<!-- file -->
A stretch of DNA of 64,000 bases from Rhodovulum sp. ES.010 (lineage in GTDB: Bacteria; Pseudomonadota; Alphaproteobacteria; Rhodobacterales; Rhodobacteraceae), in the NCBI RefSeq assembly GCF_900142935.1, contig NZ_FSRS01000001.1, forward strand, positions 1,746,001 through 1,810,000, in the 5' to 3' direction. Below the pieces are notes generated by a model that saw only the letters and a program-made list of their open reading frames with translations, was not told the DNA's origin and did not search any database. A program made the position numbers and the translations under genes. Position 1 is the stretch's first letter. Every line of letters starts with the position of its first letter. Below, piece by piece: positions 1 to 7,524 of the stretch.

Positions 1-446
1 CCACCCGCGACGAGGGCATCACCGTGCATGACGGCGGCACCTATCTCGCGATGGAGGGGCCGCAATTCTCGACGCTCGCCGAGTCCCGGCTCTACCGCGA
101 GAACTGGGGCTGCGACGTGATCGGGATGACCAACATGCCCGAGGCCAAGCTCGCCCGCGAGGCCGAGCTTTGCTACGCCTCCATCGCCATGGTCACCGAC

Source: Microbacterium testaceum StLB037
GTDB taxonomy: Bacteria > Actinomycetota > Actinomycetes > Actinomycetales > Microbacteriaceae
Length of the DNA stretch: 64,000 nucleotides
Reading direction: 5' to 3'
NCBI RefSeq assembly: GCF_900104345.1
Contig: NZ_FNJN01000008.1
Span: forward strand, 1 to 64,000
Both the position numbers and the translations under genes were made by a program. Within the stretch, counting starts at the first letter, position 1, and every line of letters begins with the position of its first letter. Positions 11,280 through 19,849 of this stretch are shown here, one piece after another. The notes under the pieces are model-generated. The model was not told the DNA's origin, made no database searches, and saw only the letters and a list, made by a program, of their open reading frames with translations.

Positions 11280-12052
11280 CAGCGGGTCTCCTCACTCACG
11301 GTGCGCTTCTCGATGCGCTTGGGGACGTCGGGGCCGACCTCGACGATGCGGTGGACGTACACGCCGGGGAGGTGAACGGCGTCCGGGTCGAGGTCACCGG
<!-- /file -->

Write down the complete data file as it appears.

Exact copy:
A stretch of DNA of 64,000 bases from Rhodovulum sp. ES.010 (lineage in GTDB: Bacteria; Pseudomonadota; Alphaproteobacteria; Rhodobacterales; Rhodobacteraceae), in the NCBI RefSeq assembly GCF_900142935.1, contig NZ_FSRS01000001.1, forward strand, positions 1,746,001 through 1,810,000, in the 5' to 3' direction. Below the pieces are notes generated by a model that saw only the letters and a program-made list of their open reading frames with translations, was not told the DNA's origin and did not search any database. A program made the position numbers and the translations under genes. Position 1 is the stretch's first letter. Every line of letters starts with the position of its first letter. Below, piece by piece: positions 1 to 7,524 of the stretch.

Positions 1-446
1 CCACCCGCGACGAGGGCATCACCGTGCATGACGGCGGCACCTATCTCGCGATGGAGGGGCCGCAATTCTCGACGCTCGCCGAGTCCCGGCTCTACCGCGA
101 GAACTGGGGCTGCGACGTGATCGGGATGACCAACATGCCCGAGGCCAAGCTCGCCCGCGAGGCCGAGCTTTGCTACGCCTCCATCGCCATGGTCACCGAC

Source: Microbacterium testaceum StLB037
GTDB taxonomy: Bacteria > Actinomycetota > Actinomycetes > Actinomycetales > Microbacteriaceae
Length of the DNA stretch: 64,000 nucleotides
Reading direction: 5' to 3'
NCBI RefSeq assembly: GCF_900104345.1
Contig: NZ_FNJN01000008.1
Span: forward strand, 1 to 64,000
Both the position numbers and the translations under genes were made by a program. Within the stretch, counting starts at the first letter, position 1, and every line of letters begins with the position of its first letter. Positions 11,280 through 19,849 of this stretch are shown here, one piece after another. The notes under the pieces are model-generated. The model was not told the DNA's origin, made no database searches, and saw only the letters and a list, made by a program, of their open reading frames with translations.

Positions 11280-12052
11280 CAGCGGGTCTCCTCACTCACG
11301 GTGCGCTTCTCGATGCGCTTGGGGACGTCGGGGCCGACCTCGACGATGCGGTGGACGTACACGCCGGGGAGGTGAACGGCGTCCGGGTCGAGGTCACCGG